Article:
How good it is, Sunday after Sunday, to hear these Gospels from St Matthew! How good, amid the fears and obsessions wracking the kingdoms of the world, to hear Christ’s strong, calm voice telling us the secrets of the Kingdom of God. Sunday after Sunday, we’re given this opportunity to put on the mind of Christ.
Today, the Collect, the 1st reading, the Psalm and above all the Gospel bring “forgiveness” before us. St Matthew hands us the parable of the unforgiving servant and with it ends ch. 18 of his Gospel.
In case you have not seen it, the summer issue of the Light of the North remains available online at https://bit.ly/-LOTN-Summer2020-Issue44
Calling all Men!!!
Don’t forget that on Saturday 19th September, The Highland Gathering men’s conference will be released on youtube. All the talks are pre-recorded and free to watch with unlimited access.
In St Matthew’s Gospel, our Lord both teaches and does. He is the Master of thought and life. The Gospel alternates from one to the other, in a structured way. So, we find in Matthew’s Gospel five extended building-blocks of teaching, five major discourses – most famously, the Sermon on the Mount, chs 5 to 7. Today we are catapulted into the middle of the 4th, ch. 18. The focus of this discourse is how Christians should relate to each other. It is about life together in the Church. It looks beyond Jesus’ resurrection to the social presence of Christians in history – until the Lord comes. In fact, in today’s Gospel, lost in translation, the word “church” comes twice – here rendered “community”. And the Gospel is showing us how to get our Christian relationships right.
Today’s Gospel is a hard one. It must have been very hard for Peter to hear the words: “Get behind me, Satan.” It’s hard for us to hear the words about renouncing ourselves, taking up the Cross and being ready to lose our lives. This is not an attractive prospect. Where’s the Good News in this? And yet, and yet, I have the sense that this hardshell hides something nourishing and sweet. Beauty and the beast. I’m not sure I can get to it, but let’s try.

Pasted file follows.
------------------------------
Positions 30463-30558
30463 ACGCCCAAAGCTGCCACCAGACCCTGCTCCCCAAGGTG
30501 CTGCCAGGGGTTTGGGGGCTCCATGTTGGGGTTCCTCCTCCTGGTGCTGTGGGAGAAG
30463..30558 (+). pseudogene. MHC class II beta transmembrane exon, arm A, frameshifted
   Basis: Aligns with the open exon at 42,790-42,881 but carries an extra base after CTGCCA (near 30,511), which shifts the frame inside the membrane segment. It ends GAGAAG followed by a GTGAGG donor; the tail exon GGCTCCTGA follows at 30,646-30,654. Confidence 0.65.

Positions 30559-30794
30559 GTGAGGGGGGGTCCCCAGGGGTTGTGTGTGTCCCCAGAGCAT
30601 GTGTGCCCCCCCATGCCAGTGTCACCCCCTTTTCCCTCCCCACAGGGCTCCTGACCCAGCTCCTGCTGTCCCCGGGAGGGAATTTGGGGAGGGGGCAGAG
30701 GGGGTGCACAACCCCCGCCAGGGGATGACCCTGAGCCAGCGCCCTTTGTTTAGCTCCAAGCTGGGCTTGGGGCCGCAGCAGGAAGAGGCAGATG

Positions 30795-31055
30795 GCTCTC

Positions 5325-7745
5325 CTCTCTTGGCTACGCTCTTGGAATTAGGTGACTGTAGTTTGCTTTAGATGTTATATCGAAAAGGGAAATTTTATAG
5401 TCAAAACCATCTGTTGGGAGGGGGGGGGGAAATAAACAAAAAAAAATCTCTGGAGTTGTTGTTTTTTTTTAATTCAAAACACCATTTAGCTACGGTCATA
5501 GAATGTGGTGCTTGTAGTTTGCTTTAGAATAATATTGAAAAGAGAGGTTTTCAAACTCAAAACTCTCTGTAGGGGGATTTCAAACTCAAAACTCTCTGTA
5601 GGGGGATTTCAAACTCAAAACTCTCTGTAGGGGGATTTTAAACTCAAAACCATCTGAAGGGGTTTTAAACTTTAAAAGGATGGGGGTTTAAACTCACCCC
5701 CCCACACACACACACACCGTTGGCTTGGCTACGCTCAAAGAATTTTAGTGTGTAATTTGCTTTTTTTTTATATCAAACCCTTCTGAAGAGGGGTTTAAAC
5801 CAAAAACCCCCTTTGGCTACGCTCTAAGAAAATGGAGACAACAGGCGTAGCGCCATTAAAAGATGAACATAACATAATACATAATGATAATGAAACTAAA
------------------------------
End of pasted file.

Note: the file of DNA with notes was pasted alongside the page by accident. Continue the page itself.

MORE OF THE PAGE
Aberdeen is a rather sombre place at present: still in lockdown, football-less, and most of all mourning the sad event on the train line north of Stonehaven, and the loss of three lives.
So it’s good to have this feast to keep. It lifts the heart. It is the main Marian feast of the year. It is the patronal feast of this Cathedral and of the diocese, and the principal patronal feast of Pluscarden Abbey too.
Bishop Hugh Gilbert, OSB, catechesis on the Assumption:
My thoughts and prayers are with all those affected by the terrible train incident that took place outside Stonehaven yesterday. In times such as these, our hearts go out to those directly and indirectly affected by such a tragedy.